Accident upends family’s life
Legal battle brewing after street sweeper rams home
Teresa Ruiz doesn’t remember the morning a runaway street sweeper crashed into her Monte Ne home.
Ruiz was asleep in the living room June 6 with her 2-week-old son, Juan, when the machine slipped out of gear and careened downhill, punching through a window and the cream-colored siding.
Mother and child lay pinned under the sweeper for about 45 minutes, rescuers struggling to free them amid the structurally compromised home.
Juan suffered only minor injuries. Ruiz, however, remains hospitalized in Springfield, Mo. She suffered a fractured skull and broken bones in her face and shoulder, multiple fractures in her hip bone and a crushed pelvis,
according to Kevin Wallace, a Fayetteville attorney representing Ruiz and her family.
She’s still cognitively impaired from the blow she took to her head. She lost some vision in her right eye, which doctors attribute to her head injury, Wallace said. Bits of metal debris became embedded in her body. Relatives are taking care of Juan and his sister while Ruiz is in the hospital. Rigoberto Ayala, her husband, is with her in Springfield. It’s unclear when Ruiz will be released. “We go every Saturday to see her, and every time that we tell her, ‘OK, it’s time for us to leave,’ she starts crying because she says that she wants to go to the house and be with her kids,” said Enriqueta Moran, a sister.
Wallace estimated Ruiz already has accumulated more than $500,000 in medical bills.
“She’s going to suffer every day for the rest of her life, and it’s going to have a huge, not only physical, but financial impact on her and her family,” Wallace said.
Jordan Phillips, the Benton County employee operating the sweeper, told police it jumped out of gear when his boss was using it the day before the accident but said he didn’t know if that had been reported to anyone in maintenance, according to the police report.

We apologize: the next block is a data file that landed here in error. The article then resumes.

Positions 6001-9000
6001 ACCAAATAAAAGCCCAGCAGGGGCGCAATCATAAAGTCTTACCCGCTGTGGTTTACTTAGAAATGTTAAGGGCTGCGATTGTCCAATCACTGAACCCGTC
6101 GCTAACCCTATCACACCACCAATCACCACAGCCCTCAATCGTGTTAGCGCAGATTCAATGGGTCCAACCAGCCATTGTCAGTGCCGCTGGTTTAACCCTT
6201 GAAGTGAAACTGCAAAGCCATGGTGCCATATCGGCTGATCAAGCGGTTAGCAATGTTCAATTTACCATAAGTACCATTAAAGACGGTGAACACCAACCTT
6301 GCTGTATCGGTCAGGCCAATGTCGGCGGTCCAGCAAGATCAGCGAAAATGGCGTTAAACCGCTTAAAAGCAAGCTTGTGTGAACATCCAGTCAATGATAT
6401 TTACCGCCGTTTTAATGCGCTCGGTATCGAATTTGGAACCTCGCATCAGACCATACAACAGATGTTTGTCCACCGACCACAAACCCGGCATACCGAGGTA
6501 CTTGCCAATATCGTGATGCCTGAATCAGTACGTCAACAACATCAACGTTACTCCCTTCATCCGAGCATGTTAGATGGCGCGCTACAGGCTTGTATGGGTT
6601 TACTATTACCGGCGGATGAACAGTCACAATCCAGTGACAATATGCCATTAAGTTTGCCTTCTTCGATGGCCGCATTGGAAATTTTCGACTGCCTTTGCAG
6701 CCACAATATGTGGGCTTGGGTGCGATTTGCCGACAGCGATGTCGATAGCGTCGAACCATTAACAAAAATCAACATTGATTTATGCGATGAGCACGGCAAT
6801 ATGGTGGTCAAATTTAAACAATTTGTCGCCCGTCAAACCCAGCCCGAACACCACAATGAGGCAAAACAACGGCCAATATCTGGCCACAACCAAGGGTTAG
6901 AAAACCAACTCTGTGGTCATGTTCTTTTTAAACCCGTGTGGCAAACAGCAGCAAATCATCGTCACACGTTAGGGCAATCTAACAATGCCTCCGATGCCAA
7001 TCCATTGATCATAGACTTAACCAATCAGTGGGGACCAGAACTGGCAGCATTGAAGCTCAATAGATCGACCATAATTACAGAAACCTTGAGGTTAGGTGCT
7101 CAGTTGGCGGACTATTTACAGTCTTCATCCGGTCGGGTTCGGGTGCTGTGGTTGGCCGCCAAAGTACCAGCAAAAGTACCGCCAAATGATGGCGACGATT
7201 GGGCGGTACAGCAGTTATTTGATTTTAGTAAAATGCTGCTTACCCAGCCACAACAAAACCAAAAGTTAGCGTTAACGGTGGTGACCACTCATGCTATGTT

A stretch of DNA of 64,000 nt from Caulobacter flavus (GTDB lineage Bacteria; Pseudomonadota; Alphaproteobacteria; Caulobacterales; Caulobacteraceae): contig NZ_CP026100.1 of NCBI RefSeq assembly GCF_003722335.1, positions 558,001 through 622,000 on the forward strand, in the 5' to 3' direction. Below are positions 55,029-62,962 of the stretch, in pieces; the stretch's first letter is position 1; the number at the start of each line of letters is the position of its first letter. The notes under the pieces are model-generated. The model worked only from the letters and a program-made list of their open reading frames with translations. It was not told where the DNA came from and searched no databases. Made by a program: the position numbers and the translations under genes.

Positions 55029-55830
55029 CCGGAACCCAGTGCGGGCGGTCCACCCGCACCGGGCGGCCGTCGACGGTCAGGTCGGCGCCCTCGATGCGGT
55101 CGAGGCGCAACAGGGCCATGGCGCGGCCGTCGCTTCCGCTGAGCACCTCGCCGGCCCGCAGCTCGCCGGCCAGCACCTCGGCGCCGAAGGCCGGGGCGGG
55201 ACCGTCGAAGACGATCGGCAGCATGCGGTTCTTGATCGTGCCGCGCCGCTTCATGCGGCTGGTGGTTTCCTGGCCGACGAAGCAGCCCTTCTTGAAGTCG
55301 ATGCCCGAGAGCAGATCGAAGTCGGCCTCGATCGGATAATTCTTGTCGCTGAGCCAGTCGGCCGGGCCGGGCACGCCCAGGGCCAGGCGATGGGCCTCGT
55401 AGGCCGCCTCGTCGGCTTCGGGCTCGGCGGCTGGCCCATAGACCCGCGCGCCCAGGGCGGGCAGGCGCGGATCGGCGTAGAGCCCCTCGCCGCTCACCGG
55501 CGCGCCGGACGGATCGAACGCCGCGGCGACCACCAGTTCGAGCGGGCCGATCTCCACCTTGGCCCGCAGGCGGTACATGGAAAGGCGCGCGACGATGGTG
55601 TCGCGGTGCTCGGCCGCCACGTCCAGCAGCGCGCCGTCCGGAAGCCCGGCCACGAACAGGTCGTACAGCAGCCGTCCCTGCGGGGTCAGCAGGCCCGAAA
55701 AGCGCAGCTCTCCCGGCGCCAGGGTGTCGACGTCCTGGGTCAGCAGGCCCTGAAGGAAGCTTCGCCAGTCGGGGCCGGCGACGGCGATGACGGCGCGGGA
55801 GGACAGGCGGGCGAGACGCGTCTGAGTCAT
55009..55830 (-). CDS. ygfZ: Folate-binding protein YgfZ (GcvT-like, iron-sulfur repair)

“We looked into that and can’t find that that was reported,” Benton County Judge Barry Moehring said.
Results of a blood test after the accident showed marijuana in Phillips’ system, Moehring said. Prosecutors reviewed the case, and no criminal charges will be filed, he said.
Phillips, 29, of Pea Ridge resigned July 21, Moehring said. He had been employed with the county since January 2016, according to documents in his personnel file.
A BIG HOLE
Jeff Ward was visiting Northwest Arkansas from Alabama for a son’s wedding. His family and another rented a house across the street from the Ruizes at the intersection of Canal Street and Bonnabel Road near Monte Ne.
Ward was making coffee about 6:45 a.m. June 6 when he heard the crash, followed by the sounds of a man wailing, he said. He dashed outside and dialed 911.
A recording of the call captures a breathless Ward struggling to come up with an address before being asked what the emergency was.
“I’m not sure what happened,” he told the 911 operator. “There’s a big hole in the house. There’s a man on the ground.”
The man was Phillips, who took the phone and identified himself as an employee of the Benton County Road Department.
“The brakes went out in the street sweeper … and the street sweeper went through the house,” he said.
Phillips, when asked by the operator if he was injured, muttered a few incoherent phrases, then began groaning in apparent pain.